Let’s say you’re a slave master in what most people understand as the historical stereotype of slavery, what does that entail?
- You own people as property;
- They have no rights;
- You can do anything you want to them;
- The expenses of keeping them alive and fit to work are your expenses;
— so how is this any different from capitalism, if the only difference is that you give them that money so they can pay those expenses themselves? Ok, there’s a few more differences than that, but it’s still slavery.
In a socialist democracy under capitalist economics, sure you can vote, and if your job pays well enough you can go on holidays and buy other treats for yourself, but I never said that EVERYONE was a slave under capitalism, I only said that capitalism is the normalisation of slavery.
Continue reading “Capitalism: the normalisation of slavery”
More than a decade ago, maybe as much as 2 decades ago I heard of some European automobile manufacturers taking responsibility for the materials used in their vehicles, by way of recalling all end of life vehicles and recycling every single component. Now I don’t know how accurate the story was, as it was second hand information at best when I received it, and I can’t even remember where I heard it. But it gave me an idea.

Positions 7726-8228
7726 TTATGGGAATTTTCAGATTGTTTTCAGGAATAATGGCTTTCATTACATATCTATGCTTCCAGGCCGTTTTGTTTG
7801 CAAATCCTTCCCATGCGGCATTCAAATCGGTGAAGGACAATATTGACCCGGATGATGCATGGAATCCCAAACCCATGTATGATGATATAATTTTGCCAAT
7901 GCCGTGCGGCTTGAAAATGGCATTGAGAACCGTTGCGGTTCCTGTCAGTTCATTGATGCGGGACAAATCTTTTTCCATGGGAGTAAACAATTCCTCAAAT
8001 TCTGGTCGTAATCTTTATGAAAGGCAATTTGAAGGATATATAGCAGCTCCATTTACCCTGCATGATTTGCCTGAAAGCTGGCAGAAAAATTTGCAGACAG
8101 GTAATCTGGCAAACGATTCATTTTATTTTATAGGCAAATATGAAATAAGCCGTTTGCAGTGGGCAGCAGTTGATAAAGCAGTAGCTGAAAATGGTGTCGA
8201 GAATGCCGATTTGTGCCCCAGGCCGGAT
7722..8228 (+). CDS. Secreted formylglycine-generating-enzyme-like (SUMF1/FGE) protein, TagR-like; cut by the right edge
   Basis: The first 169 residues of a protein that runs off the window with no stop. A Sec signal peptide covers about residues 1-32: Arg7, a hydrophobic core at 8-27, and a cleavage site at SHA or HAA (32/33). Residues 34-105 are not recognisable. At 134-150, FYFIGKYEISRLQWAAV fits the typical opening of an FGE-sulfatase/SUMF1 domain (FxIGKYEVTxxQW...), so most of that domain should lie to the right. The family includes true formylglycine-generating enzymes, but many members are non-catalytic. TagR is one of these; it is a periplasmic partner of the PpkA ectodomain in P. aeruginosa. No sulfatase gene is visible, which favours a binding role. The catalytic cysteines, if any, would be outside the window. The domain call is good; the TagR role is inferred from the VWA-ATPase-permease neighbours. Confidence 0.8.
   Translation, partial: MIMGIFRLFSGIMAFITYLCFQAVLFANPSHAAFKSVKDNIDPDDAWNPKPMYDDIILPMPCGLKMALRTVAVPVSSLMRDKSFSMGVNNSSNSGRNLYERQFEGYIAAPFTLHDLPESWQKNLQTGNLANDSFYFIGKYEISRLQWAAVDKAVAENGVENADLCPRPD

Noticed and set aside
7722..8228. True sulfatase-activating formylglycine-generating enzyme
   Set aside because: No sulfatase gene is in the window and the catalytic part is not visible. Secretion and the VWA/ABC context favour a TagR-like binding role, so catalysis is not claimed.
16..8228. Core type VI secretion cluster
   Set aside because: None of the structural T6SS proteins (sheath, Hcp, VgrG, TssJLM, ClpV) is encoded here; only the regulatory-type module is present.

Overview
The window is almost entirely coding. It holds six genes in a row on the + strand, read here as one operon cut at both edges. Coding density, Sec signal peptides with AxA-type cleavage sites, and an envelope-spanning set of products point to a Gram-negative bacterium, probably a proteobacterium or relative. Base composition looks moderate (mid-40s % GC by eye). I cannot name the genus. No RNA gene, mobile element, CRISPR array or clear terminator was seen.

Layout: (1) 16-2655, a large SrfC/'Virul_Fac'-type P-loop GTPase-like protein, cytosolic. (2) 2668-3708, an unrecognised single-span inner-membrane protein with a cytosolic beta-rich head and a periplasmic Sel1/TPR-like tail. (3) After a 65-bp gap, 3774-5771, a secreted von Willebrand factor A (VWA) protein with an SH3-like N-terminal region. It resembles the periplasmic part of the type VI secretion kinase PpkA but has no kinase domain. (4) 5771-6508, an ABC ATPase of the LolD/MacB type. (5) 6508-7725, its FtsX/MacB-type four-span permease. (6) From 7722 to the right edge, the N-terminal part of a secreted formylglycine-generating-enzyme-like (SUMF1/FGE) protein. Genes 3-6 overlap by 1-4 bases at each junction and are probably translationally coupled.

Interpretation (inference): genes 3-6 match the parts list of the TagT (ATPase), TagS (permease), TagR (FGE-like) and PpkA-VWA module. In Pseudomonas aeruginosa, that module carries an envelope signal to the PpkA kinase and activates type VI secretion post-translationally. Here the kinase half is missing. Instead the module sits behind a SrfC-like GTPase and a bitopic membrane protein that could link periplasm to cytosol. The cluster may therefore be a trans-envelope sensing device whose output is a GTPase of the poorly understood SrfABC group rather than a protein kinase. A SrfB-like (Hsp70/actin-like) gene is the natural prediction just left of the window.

More than 5 years ago I started suggesting ( and publishing ) the idea that manufacturers should be made to show technical cause for the use of any and all non-biodegradable and/or toxic materials — ie: they should be required to show that materials are chosen for technical not economic reasons, so that the best materials for the job are used, even if something else is cheaper, where those cheaper options are toxic and/or non-biodegradable — as this would ensure the maximisation of materials innovation for biodegradable and non-toxic options.
Continue reading “Yet more evidence capitalism will fail to achieve sustainability”